From International Relations in the U.S. Academy by Maliniak, et al:
The TRIP survey also reveals that US IR scholars are not universally enthusiastic about theoretical synthesis—and whether respondents value synthesis depends upon their paradigmatic commitments. In the 2004 survey, we asked the following question: ‘‘Recently, much IR scholarship has been categorized as either ‘rationalist’ or ‘constructivist’. How should we conceive of the models developed within these broader categories [of constructivism and rationalism]? As alternatives to be tested against each other; as complementary explanations that should remain distinct; or as two approaches that could be usefully synthesized to create a more complete theory.’’ Marxists were the most skeptical of synthesis with only 18% responding that the approaches could be usefully synthesized.
I saw this chart while doing reading for a class on Monday and was shocked to see such a huge hostility among self-identified Marxist IR scholars to theoretical synthesis, but when you stop to think about it, it does make a lot of sense. Marxists are economic structuralists; while not every mundane activity can be reduced to down to market behavior, there are particular patterns in human history that can be traced not just to economic interests but to struggles between classes. After all, only the most jaded cynics and the most fanciful postmodernists perceive human existence as sheer chaos and anarchy, with significant global shifts carried along by mere contingency. One of Marx’s greatest theoretical contributions to scholarship is the identification that material interests have been and remain the chief forces in any era. Let me quote the elegant Terry Eagleton, from Why Marx Was Right:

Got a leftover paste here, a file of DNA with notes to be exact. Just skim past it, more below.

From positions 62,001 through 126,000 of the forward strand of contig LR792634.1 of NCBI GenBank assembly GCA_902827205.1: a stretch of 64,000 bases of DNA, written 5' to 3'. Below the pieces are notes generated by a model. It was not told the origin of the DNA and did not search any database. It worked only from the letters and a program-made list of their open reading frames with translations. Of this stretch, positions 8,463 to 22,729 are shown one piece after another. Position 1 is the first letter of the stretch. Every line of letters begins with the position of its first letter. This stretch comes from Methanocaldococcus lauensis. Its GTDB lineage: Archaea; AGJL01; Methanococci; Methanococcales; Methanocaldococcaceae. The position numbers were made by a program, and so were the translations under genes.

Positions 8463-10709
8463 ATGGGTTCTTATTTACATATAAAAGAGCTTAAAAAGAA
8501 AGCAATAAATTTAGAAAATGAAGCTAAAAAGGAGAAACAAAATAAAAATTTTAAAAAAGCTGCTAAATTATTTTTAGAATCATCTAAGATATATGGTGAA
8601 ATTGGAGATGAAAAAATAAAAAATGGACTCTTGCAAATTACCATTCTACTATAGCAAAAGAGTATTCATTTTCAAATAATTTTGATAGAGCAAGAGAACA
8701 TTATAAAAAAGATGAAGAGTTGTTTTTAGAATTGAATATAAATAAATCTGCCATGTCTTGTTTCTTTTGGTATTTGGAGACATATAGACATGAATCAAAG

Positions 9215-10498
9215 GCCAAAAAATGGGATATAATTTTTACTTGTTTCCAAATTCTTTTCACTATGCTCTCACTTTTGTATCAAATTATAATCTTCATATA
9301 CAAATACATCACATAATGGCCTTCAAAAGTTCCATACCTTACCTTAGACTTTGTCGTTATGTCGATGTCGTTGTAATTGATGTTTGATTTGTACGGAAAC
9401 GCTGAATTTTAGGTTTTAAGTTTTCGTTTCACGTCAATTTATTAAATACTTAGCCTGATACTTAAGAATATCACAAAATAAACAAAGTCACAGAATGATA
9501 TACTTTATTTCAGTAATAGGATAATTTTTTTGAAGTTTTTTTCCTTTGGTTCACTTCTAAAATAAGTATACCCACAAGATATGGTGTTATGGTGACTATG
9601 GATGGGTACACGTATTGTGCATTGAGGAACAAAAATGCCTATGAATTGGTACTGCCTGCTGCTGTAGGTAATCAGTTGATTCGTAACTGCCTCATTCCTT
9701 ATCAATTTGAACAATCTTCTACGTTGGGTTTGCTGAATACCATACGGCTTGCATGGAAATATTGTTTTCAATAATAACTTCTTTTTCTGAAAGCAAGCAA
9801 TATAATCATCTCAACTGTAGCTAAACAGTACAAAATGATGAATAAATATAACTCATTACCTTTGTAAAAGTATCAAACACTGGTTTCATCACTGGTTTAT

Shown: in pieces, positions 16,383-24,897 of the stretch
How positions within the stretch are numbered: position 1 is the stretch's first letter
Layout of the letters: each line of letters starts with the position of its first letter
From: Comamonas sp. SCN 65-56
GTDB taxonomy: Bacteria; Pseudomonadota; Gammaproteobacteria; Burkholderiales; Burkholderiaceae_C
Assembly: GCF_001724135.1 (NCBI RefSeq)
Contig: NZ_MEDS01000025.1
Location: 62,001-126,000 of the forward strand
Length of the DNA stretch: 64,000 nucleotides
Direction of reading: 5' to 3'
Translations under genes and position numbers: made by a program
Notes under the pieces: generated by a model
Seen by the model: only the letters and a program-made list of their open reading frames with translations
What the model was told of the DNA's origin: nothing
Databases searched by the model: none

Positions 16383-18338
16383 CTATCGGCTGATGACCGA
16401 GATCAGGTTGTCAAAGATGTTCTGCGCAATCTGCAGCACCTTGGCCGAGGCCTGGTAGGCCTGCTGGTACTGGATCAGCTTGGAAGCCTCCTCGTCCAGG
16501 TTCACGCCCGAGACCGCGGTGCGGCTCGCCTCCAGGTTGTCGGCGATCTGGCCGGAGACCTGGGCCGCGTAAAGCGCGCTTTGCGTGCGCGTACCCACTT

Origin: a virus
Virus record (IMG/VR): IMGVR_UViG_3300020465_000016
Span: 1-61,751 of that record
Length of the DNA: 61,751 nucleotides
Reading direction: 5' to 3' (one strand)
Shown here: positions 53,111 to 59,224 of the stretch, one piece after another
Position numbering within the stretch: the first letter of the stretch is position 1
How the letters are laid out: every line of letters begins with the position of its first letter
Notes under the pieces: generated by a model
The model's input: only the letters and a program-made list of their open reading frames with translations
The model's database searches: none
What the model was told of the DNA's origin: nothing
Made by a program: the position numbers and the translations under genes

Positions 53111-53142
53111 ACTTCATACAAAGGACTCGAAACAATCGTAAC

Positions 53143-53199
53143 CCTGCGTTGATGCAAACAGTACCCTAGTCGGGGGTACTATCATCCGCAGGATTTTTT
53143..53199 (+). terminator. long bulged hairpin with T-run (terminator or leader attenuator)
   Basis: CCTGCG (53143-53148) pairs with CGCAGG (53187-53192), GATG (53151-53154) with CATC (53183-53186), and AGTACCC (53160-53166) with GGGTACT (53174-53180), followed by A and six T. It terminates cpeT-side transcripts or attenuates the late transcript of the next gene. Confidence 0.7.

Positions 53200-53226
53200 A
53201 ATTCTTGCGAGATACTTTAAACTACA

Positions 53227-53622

[History] has been a much more monotonous story than meets the eye. There is indeed a kind of unity to it; but it is not one that should yield us any pleasure, as the unity of Bleak House or High Noon might. For the most part, the threads that leash it together have been scarcity, hard labour, violence and exploitation. And though these things have taken very different forms, they have so far laid the foundation of every civilization on record. It is this dull, mind-numbing recurrence that has lent human history a good deal more consistency than we might desire. There is indeed a grand narrative here, and more’s the pity. As Theodor Adorno observes, “The One and All that keeps rolling on to this day — with occasional breathing spells — would teleologically be the absolute of suffering.” The grand narrative of history is not one of Progress, Reason or Enlightenment. It s a melancholic tale which leads in Adorno’s words “from the slingshot to the atomic bomb.”
Little surprise, then, that Marxists and realists have been so resistant to muddling the theoretical waters, hedging bets and thinking that either institutional integration or norm entrepreneurship will save the world. Realists, fundamentally, have tended to see international politics as ultimately shaped by power. For Marxists, it has been shaped by economic power specifically.
Strange then, especially in this age of globalization and the diminishment of the state relative to international finance institutions and multinational corporations, that Maliniak and company find that Marxist publications have all but disappeared from the IR field…